How To

Better Safe Than Sorry: Getting Unstuck Off the Main Road

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Some handy things to always have on you when you're going off-road.

Some handy things to always have on you when you're going off-road.

Last fall I gave turkey hunting a shot in northern New Mexico. I’d scouted some birds earlier during the dusky grouse season, and as I turned off the main road, tracks in inch-deep snow were all over the place.

I slowly crept along the dirt road in my truck. There were patches of snow on the ground, but other places were bare ground. Four-wheel drive and oversized tires made me feel that I could handle single inch of snow with no trouble. I soon came to an area that was shaded by trees bordered by two silver dollar-size reflectors, one on both sides of the road. Then, all of the sudden, my wheels spun. There was black ice under the snow. The reflectors meant that a spring ran under the road here.

I got out and shifted into four-wheel. No go. Wheels that were oversized with good treads just spun. Before I knew it, I had slipped off the road into the soft caliche clay that’s found in many parts of New Mexico.

Branches and even some sand made no difference in the clay mud.

Branches and even some sand made no difference in the clay mud.

I got out and surveyed the situation. It didn’t look that bad, but I couldn’t get any traction. I cut some branches from nearby pine trees and slipped them under the wheels. No change.

I’ve been fishing and hunting all across North America since the 1960s and I’ve never not been able to get out of something like this, but the combination of black ice and caliche clay had me stymied. Frankly, it was embarrassing—my wheels were not sunk in that deep. It looked like I should be able to get out.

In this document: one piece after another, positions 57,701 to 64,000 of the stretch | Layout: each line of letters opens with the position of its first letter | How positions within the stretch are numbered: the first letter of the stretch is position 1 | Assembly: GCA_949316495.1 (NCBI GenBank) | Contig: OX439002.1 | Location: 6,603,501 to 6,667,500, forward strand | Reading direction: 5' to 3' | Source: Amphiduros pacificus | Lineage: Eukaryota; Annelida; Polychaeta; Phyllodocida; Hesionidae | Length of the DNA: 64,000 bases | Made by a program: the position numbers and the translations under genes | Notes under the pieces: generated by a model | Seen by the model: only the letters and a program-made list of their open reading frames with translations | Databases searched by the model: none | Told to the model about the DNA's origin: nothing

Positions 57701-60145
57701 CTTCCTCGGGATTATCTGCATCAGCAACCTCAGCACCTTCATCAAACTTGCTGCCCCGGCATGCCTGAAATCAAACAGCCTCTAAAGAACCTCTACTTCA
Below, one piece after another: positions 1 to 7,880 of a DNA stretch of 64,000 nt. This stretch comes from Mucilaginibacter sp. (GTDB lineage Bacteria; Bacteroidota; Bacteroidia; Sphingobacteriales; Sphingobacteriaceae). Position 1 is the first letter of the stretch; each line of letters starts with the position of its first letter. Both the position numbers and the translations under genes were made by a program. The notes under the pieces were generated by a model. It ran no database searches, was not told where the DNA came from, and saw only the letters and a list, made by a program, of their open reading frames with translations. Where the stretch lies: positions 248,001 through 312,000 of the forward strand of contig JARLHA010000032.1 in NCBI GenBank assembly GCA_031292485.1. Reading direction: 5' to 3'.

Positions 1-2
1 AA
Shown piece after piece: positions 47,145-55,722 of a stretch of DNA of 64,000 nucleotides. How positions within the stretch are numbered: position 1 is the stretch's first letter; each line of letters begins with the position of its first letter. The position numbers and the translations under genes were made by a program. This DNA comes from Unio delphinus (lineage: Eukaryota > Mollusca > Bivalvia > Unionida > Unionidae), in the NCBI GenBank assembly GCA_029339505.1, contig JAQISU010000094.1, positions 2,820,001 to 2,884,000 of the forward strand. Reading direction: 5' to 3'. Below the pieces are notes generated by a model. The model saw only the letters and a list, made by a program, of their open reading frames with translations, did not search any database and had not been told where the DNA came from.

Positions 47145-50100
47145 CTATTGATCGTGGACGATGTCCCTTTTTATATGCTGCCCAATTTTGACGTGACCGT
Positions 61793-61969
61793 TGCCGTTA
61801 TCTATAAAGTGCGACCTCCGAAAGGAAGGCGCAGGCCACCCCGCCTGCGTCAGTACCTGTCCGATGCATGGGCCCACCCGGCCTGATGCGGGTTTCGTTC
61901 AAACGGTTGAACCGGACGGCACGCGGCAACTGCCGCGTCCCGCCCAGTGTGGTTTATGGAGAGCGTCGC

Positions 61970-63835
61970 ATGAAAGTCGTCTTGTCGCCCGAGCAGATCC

I got out the cell phone, but no luck. The absence of fresh tracks on the road, except for turkey tracks, made me begin to worry. The nearest town was 15 miles away. I hiked to a slightly higher elevation and again tried the cell. This time I got through to my home that was 125 miles away. I gave them my location and they said if things did not change, they would call the insurance company for a tow truck and/or come and get me.

Okay, now I had some back-up. But it was already mid-afternoon, and the temperature was starting to drop. I had a blanket in the car, a space blanket in my backpack along with a mirror and a whistle, plus some matches, energy bars, and water, so there was no immediate danger, but I did not look forward to spending the night in that remote area. It can snow at any time at such elevations.

More branches and some sand tossed in from bare ground 50 yards away had no effect. Almost four hours had passed since I got stuck. I was about to return to my cell phone spot when around the corner came a mountain lion hunter with chains on all four wheels.

The mountain lion hunter had a winch on his truck and in less than two minutes I was out. Then he sat me down and read me the riot act on being prepared in the mountains. It was a bit embarrassing, as I was supposed to be an expert on such things, but I took down notes.

The road I got stuck on didn't look too bad at all, with patches of snow just one inch deep.

The road I got stuck on didn’t look too bad at all, with patches of snow just one inch deep.

In the wild West, snow may fall 12 months of the year and soils are highly alkaline. Clay, especially caliche, turns into lard when it’s wet. So, he gave me his “better to be safe than sorry list,” which includes the following:

  • Cell phone. Always carry one, but realize that it may not always work in the woods.
  • Hi-Lift Jack. These tall, extremely durable jacks weigh about 30 pounds and can lift up to 7,000 pounds a couple feet in the air to get your vehicle out of the deepest hole, and they can be used like a winch. They start at $82 on Amazon.com and can be purchased through many hardware stores and at most off-road vehicle stores.